Language – Precursor
The Macquarie Online Dictionary defines “precursor” – outside biochemistry – as “someone or something that precedes: a predecessor” and “someone or something that indicates an approach of another or something else”.
The Cambridge Online Dictionary defines the term as “something that happened or existed before another thing, especially if it either developed into or had an influence on it”.
The latter meaning in the Macquarie Dictionary, and that in the Cambridge Dictionary, is the most common usage of the term in ordinary language, and more importantly in the law.
The usage in the case law is as follows:
In Plaintiff M 150 of 2013 v Minister of Immigration and Border Protection (2014) 255 CLR 199,  HCA 25, the court wrote:
 Mechanisms for regulating the number of visas of specific classes being processed and granted are to be found in three sections of the Migration Act, which, in chronological order of their first appearances in the legislation, are ss 84, 39 and 85. Section 84 entered the Migration Act before s 39 and its precursors, and before s 85 and its precursor. It empowers the Minister, by notice in the Gazette, to “determine that dealing with applications for visas of a specified class is to stop until a day specified in the notice”. Its first precursors were ss 11J and 11W, introduced into the Migration Act by the Migration Legislation Amendment Act 1989 (Cth). They were renumbered as ss 28 and 40 by the same Act and further renumbered as s 84 by the Migration Legislation Amendment Act 1994. When the precursors to ss 85 and 86 were enacted the Minister, in the Second Reading Speech, observed that the suspension power had not been exercised and said that while it was “a powerful administrative tool in ensuring that program levels are not exceeded”, it was also “a very blunt one.”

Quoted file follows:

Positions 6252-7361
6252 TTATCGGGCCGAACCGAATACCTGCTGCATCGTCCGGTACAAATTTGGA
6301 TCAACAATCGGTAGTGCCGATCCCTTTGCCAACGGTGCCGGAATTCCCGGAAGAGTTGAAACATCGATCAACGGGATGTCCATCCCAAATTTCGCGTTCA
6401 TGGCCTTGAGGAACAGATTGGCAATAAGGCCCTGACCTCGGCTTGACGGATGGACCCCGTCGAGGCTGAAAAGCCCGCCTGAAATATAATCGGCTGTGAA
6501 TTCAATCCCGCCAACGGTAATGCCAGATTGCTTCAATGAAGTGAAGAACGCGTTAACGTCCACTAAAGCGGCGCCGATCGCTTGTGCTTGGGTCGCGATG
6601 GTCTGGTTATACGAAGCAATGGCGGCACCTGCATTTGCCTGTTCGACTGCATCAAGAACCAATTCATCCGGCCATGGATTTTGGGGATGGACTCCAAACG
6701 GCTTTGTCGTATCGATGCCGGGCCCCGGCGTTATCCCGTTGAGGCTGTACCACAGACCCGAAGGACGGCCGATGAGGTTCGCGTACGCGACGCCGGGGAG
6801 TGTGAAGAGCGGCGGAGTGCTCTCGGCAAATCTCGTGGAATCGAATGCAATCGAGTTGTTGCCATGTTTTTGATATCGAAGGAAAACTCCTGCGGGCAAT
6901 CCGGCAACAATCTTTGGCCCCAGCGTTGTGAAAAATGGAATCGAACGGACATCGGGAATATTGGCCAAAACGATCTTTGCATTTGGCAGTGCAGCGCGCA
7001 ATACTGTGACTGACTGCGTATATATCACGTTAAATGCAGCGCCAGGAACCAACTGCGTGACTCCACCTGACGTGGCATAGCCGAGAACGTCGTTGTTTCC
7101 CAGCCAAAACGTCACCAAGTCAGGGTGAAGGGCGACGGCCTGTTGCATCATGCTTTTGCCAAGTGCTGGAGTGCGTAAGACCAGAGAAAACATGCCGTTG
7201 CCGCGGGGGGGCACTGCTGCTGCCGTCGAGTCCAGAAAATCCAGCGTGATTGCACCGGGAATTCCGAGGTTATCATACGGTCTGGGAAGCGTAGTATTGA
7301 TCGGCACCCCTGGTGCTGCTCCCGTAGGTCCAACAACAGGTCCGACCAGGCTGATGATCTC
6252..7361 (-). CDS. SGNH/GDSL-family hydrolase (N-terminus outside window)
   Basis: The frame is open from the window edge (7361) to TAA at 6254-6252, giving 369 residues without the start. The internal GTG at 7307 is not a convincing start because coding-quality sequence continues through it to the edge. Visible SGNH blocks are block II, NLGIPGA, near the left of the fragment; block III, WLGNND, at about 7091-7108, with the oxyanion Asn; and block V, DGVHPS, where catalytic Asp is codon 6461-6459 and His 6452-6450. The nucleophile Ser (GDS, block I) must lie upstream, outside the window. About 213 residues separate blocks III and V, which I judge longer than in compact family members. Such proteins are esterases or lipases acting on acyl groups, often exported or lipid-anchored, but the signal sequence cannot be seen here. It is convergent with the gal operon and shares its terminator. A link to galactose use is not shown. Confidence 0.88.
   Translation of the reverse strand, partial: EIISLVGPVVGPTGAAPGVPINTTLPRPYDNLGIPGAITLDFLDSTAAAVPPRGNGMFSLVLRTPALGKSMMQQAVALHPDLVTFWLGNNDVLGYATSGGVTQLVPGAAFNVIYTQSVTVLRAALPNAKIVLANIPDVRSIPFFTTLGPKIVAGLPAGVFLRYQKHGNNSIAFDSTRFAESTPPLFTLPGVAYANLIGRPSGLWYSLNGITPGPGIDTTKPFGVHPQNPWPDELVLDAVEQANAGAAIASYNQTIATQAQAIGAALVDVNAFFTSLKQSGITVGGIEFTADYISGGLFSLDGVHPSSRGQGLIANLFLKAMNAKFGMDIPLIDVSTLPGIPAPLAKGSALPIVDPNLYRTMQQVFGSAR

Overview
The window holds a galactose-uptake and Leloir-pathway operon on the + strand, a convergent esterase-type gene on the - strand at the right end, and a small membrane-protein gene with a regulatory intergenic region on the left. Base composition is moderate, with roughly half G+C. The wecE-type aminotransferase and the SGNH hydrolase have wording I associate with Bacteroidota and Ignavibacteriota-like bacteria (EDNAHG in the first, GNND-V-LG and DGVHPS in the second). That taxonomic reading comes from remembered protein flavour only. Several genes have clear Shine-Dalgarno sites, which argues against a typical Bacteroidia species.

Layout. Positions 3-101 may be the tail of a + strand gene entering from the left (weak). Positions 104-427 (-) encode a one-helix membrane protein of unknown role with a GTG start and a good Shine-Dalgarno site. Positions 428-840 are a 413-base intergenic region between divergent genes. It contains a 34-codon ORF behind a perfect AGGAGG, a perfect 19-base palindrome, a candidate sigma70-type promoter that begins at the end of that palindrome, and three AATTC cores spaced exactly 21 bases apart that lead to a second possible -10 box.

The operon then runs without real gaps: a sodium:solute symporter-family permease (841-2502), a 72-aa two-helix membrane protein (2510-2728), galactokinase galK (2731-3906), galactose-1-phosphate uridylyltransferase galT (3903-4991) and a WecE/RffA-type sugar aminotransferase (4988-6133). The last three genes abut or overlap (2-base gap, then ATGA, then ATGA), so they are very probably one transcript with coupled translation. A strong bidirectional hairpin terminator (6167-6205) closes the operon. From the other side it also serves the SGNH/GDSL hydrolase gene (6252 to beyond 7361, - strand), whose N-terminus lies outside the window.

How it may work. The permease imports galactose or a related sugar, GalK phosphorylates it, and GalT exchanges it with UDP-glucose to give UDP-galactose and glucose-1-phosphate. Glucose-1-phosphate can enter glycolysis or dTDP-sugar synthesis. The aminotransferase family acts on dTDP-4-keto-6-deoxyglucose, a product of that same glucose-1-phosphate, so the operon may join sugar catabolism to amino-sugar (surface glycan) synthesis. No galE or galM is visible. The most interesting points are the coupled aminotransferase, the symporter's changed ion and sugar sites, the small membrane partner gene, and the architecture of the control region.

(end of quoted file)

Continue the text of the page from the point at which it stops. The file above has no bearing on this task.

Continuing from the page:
There was a mechanism in place for the capping of visa numbers before the enactment of ss 85 and 86. That was s 39. Its legislative precursors predated ss 85 and 86 and their precursors. Section 39 authorises the imposition by regulation of a criterion limiting, to a maximum fixed by the Minister, the number of visas of a class that may be granted in a particular financial year. It provides:
(1) In spite of section 14 of the Legislative Instruments Act 2003, a prescribed criterion for visas of a class, other than protection visas, may be the criterion that the grant of the visa would not cause the number of visas of that class granted in a particular financial year to exceed whatever number is fixed by the Minister, by legislative instrument, as the maximum number of such visas that may be granted in that year (however the criterion is expressed).
(2) For the purposes of this Act, when a criterion allowed by subsection (1) prevents the grant in a financial year of any more visas of a particular class, any outstanding applications for the grant in that year of visas of that class are taken not to have been made. (emphasis added)
In R v Campbell; R v Smith  NSWCCA 1, the court wrote:
 In relation to the drug matters, it was submitted that there was distinct criminality between the manufacturing offence, the supply offence and the two precursor offences and so there was a need for significant accumulation, albeit perhaps less between the sentences for the two precursor offences.